July 01, 2002

Addendum 7-1: Searched Google for "household hints stain remov*" and got this academic essay on little known women poets of the Renaissance.

Other recent absorbing surfing included:
Memo to Media Monopolists (echoes that excellent NY Times magazine article on the dinosaur thinking of the music industry, was in a special issue devoted to music.)
Information Monopolies (by Representative Bernie Sanders)
The First Amendment: We can all get sidetracked in abstractions and situation-specific ethics, but this page from the American Library Association reminds us what it's all about. The amandment, commentary, and links. Great information to bookmark for the Fourth of July.
The Patriot Act. Congress jumped on the security bandwagon post-September 11 with this broad legislation. Forget hearsay and rumor, read the act yourself and check out the excellent links.
The ACLU's Patriot Act page. More analysis from those watchdogs of civil liberties.
The FBI wants to track your web trail
Intellectual Freedom. What is it? How is it being compromised? What is being done?

So I'm cleaning the place. This seems picayune, perhaps, when I'm unemployed and not making art. But I've been going full tilt for week now, with perhaps a week to go. This is only a 250-square foot space. Perhaps about the size of your living room. And I have the detritus of my entire life here (minus, okay, clothes, books, cds etc. with ex-bf in Berlin, a set of dishes and glasses and several boxes of childhood books and college papers in my brother's attic, and college books and toys/momentos at mom's). And two of us live here. Was supposed to be a stop-gap situation, but we could pay three times this amount in NY for the same amount of space, so the choice I made 9 years ago now that this apartment was a good starter place in Manhattan has sort of become the only place I'll ever have in Manhattan.

So I wasn't getting a job, despite several interviews, and I was in some sort of limited thinking/ limited activities/ limited space deadening loop. And I was almost distraught with the chaos and squalor and not being able to lay my hands on anything or throw on some music or find a given piece of paper. Very self-dramatizingly I announced I was Giving Up on Everything. My s.o. expressed his concern by bringing me an incomplete set of Tony Robbins' Personal Power 2 cds, which skipped in my computer cd player which has been broken for over a year, can't find the install driver disc in the damn piles of crud. Tony is very enthusiastic, and if you're really depressed you just want to shout "shut up! shut up! shut up!" There are also homework exercises, necessitating keeping a "success journal" which reminded me of all the lists of resolutions, brainstorming, journal and useful-info notebooks, and computer files which were meant to move my life forward.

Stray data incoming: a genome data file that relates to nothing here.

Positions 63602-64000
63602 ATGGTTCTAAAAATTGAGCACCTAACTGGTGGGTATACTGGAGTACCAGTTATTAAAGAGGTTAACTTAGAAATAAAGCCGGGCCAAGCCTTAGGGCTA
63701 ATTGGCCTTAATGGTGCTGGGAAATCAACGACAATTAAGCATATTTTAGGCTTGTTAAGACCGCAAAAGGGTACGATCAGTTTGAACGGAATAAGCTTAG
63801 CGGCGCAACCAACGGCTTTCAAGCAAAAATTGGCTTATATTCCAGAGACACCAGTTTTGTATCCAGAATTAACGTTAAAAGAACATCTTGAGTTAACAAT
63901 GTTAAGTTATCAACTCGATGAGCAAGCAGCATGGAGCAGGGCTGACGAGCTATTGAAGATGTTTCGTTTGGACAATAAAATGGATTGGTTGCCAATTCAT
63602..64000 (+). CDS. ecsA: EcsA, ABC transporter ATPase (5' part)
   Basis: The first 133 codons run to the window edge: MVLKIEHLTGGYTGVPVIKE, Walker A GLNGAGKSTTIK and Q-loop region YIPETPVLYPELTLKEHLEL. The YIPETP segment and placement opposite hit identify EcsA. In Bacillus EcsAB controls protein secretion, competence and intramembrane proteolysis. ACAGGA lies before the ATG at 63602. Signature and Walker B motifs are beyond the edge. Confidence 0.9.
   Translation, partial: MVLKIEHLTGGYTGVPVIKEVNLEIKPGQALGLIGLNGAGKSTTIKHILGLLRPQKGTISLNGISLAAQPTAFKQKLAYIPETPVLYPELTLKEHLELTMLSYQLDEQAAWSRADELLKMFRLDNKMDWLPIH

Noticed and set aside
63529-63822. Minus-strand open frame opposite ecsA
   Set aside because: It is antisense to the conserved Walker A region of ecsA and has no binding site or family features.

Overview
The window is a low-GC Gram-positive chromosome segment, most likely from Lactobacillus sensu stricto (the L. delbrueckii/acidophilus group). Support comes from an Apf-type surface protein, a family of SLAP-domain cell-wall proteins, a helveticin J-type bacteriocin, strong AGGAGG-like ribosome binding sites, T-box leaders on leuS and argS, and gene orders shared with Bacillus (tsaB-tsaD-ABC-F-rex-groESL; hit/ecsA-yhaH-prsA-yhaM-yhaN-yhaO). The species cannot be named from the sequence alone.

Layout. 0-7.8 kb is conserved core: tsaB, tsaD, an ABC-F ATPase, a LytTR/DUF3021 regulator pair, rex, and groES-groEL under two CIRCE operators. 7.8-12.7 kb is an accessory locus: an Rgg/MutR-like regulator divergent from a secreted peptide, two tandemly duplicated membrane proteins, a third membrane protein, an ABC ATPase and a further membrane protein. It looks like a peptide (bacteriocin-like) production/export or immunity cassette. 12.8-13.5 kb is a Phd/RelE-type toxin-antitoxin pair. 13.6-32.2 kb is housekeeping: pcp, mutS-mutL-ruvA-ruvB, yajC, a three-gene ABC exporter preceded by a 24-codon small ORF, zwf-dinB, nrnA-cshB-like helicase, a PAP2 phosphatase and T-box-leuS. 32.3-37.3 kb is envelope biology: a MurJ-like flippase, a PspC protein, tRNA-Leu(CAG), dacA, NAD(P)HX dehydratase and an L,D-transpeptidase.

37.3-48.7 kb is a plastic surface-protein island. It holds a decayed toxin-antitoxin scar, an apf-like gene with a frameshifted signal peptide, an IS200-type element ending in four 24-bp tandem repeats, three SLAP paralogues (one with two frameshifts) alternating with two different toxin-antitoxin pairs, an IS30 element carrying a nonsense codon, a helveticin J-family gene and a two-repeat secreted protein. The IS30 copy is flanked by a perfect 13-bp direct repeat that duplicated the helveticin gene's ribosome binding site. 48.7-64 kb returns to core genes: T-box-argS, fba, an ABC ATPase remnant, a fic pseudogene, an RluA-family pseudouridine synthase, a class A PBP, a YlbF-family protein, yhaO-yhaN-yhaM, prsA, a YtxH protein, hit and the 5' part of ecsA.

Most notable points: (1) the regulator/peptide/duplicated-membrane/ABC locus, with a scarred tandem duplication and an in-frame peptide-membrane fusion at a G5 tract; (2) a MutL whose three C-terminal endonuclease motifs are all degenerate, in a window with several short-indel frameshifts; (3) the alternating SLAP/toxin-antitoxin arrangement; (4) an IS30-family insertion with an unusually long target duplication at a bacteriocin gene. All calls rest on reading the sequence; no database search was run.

I started browsing on Amazon for get-out-of-rut books. There are a staggaring array of books to help one live more fully, communicate more effectively, operate more efficiently, feel more authentically, prosper more prosperously, organize and clean without freaking out, live in the now, seize the day, give and receive, breathe and be still. It was a slippery slope, as each one I looked at linked to like 5 more and I opened 'em all in separate windows and simultaneously read excerpts from like 20 books on procrastination, dreams deferred, habitual ruts, the poverty mindset, and the like, each of which seemed to begin "You've bought many books and attended many seminars but nothing seems to work. But this system..." I limited myself to the number of books that cost equivalent to one therapy session. They should arrive tomorrow and I figure I'll have like 6 journals-and-exercises regimines going as I evaluate my internal stories about money, time, success, space, decisionmaking... I can't wait to manifest and free myself of old models and stuff and plans to live in the now.

But meanwhile, prompted by the sort of perfect meltdown that only severe PMS, 90-degree heat, unemployment, and a blissfully unconcerned packrat cohabitant can induce, I began tearing the place apart last Saturday. I was nominally looking for the coffee grinder, which, three days and heat exhaustion later, cohabitant admitted he had taken to another geographic location. At that point, I would have asked myself why I always become involved with charming sadists were I not that very day on the lesson in Personal Power 2 where Mr. Robbins cautions that your infinitely cretaive mind will answer the questions you set it, and if you ask "why does this always happen to me?" you'll end up with more answers that drive you to despair.